The Chop Approves of Boxed Wine

When we gave up our car a few months ago, we were afraid it might mean giving up the ability to keep our wine rack stocked regularly as well. Inasmuch as we don’t have the great good fortune to live right next door to a wine shop, it’s quite a task to carry home any more wine than can be enjoyed in a single night on a bicycle. Without wheels, our oenophilic options have been reduced to either having wine delivered by the case, or to trying to squeeze in a liquor store trip whenever we happen to have a Zipcar handy. That is, until last week.

Last week we bought our first box of wine for the Chophouse and instantly became a convert to the cult of the box. Like a lot of people, we’ve been going along under the impression that there’s not much more to boxed wine than the 5 liter Franzia white zins that Grandma would bring out for Saint Swithin’s Day. Times have changed though, and you can now choose from not only red, white, and blush in a box, but can select from region, grape variety, and sometimes even vintage year.

A Bota Box looks right at home on our wine rack.

We’re no wine snob. The truth is that we’ve enjoyed almost every bottle of wine we’ve ever had, and like an $8 bottle just as much as a $28 bottle. Our main objection to the box has mostly been aesthetic. As you can see in the photo though, that’s much less an issue than it’s been in the past. We’ve been buying Bota Box recently, and the 3 liter size (equal to four standard bottles of wine) fits perfectly on the shelf and doesn’t call too much attention to itself with a somewhat understated package.

Once we embraced the packaging, it allowed us to realize all the other benefits that come in the box. Not only is it much easier to carry home, at $17.99 it also averages out to $4.50 a bottle, which is about half of what we were paying before. The box also allows us to drink as much or as little as we wish, without worrying about opening a bottle (or a second bottle) and having wine left over. The bag stores wine for up to 6 weeks with no loss of freshness.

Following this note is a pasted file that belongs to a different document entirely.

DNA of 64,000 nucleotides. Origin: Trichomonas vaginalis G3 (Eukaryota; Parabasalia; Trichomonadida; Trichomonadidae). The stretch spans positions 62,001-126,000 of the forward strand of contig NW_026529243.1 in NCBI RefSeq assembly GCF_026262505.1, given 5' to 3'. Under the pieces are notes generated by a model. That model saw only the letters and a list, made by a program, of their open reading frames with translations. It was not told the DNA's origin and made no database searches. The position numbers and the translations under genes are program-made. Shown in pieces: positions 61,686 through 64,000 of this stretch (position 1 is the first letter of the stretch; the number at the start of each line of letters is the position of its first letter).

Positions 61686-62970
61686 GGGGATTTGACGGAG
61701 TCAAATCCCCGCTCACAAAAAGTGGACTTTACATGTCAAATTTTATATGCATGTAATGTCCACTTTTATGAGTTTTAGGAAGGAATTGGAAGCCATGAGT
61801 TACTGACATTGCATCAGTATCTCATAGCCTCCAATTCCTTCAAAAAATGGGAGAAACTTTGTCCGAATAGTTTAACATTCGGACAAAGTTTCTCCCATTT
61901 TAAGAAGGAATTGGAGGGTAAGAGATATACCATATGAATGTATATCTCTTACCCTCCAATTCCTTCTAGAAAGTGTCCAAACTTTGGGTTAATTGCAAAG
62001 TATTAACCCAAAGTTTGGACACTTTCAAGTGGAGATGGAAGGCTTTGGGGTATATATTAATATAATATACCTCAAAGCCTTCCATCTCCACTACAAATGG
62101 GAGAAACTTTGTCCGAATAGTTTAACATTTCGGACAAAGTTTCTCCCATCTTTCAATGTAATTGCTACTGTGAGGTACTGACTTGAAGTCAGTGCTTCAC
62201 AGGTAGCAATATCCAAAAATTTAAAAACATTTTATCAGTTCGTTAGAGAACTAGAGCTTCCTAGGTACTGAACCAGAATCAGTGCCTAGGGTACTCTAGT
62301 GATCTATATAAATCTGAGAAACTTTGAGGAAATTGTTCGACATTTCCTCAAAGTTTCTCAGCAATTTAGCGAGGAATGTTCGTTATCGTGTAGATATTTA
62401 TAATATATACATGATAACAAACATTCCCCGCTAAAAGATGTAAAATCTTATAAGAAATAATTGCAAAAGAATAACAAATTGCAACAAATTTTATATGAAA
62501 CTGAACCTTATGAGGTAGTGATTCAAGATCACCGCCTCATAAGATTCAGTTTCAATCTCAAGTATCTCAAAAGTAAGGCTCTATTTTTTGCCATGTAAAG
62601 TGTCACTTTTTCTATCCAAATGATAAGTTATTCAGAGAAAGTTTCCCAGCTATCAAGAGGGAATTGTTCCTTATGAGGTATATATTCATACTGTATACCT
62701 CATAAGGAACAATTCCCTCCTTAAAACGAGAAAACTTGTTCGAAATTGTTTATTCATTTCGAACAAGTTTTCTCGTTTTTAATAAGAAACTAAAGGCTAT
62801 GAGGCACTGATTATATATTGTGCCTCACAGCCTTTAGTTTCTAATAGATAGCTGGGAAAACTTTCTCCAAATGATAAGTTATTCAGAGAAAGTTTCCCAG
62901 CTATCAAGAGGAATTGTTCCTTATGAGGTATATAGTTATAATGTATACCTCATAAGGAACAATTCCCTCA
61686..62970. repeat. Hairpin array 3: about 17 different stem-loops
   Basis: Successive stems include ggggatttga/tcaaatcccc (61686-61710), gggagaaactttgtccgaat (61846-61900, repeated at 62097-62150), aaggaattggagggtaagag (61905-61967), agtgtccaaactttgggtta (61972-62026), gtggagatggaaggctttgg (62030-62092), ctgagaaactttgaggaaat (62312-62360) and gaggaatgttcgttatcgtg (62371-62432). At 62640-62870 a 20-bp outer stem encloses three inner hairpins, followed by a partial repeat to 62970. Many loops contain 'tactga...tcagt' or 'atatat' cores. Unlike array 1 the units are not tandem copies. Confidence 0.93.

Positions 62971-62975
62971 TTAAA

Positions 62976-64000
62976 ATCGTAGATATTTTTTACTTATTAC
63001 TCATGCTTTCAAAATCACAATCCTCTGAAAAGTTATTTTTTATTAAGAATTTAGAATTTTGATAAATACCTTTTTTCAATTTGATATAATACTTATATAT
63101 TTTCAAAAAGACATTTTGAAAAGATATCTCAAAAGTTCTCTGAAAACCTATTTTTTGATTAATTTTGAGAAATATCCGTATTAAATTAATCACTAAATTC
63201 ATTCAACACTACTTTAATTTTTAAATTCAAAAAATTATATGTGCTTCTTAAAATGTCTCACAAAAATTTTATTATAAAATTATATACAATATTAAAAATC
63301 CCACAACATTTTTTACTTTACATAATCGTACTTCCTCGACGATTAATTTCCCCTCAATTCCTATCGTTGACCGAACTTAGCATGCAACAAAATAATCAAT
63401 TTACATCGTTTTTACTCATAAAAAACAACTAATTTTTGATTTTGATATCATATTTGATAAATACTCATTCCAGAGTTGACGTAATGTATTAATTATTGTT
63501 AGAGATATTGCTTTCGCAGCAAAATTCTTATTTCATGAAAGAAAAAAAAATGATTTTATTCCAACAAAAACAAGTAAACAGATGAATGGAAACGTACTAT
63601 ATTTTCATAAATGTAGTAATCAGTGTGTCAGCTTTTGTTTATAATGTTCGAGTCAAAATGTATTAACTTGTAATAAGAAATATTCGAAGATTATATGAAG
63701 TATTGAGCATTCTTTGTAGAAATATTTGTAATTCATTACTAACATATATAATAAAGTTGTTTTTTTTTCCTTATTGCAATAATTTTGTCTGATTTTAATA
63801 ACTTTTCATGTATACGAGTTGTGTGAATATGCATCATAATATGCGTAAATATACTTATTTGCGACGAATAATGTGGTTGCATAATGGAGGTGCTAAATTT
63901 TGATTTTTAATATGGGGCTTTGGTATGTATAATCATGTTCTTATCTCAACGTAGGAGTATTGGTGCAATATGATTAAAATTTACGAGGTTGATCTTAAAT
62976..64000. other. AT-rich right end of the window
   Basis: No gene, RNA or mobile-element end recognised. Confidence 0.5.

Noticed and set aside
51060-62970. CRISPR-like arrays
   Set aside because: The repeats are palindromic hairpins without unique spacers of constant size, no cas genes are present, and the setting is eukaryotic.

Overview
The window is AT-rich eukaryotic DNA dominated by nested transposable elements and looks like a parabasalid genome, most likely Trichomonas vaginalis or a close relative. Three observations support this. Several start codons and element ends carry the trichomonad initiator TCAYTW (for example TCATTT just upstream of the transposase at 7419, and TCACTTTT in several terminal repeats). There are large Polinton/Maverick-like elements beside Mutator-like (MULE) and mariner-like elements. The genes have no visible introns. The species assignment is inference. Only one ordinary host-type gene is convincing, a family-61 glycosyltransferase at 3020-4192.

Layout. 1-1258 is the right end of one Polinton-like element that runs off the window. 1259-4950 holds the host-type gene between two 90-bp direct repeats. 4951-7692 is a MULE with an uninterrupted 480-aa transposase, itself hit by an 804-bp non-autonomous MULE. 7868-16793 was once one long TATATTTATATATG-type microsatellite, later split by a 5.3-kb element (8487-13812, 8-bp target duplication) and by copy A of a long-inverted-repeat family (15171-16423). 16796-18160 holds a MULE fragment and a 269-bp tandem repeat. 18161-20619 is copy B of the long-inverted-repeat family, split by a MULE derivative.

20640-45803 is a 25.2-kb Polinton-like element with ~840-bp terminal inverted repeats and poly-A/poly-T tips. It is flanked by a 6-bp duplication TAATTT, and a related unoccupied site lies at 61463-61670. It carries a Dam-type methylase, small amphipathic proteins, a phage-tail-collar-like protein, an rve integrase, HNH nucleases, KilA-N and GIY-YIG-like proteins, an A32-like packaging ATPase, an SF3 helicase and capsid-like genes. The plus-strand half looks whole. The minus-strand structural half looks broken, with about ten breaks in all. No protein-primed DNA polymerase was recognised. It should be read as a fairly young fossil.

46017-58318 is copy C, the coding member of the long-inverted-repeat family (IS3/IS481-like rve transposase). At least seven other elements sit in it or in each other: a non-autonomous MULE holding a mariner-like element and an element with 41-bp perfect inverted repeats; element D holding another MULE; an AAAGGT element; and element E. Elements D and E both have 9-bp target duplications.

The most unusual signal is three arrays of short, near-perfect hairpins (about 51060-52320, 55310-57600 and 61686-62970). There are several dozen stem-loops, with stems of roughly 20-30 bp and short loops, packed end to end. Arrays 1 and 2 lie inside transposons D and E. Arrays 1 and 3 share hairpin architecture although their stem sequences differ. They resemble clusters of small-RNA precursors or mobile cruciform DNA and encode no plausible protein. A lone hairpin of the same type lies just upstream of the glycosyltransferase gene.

bota box chardonnay

It looks just as good in the fridge.

They’re also much better environmentally. According to some statistic we dug up someplace on the internet, boxed wine decreases landfill waste by 91%, and reduces greenhouse gasses by 76%. Those are some pretty hefty numbers, but setting aside landfill waste, wine bottles also take up a hell of a lot of space and add a lot of weight to our recycling bin. From now on we won’t be spending every Thursday wondering if our neighbors are silently judging us for having so many empty bottles in there. Wine boxes just look like so much cardboard in the bin.

But the final, and perhaps most ironic benefit of the box is that it finally enables us to get some use out of the fancy wine decanter we bought at Crate and Barrel two years ago and almost never used. It wasn’t worth bothering with for bottles, but it’s incredibly convenient to just pour a few glasses from the box into the decanter and carry it up to the bedroom or out to the balcony.

Have you tried any of the new arrivals in the boxed wine market? Brought a Black Box to a dinner party or a box of Pepperwood Grove up to your rooftop deck? Have any thoughts or favorites? Let us know about it in the comments.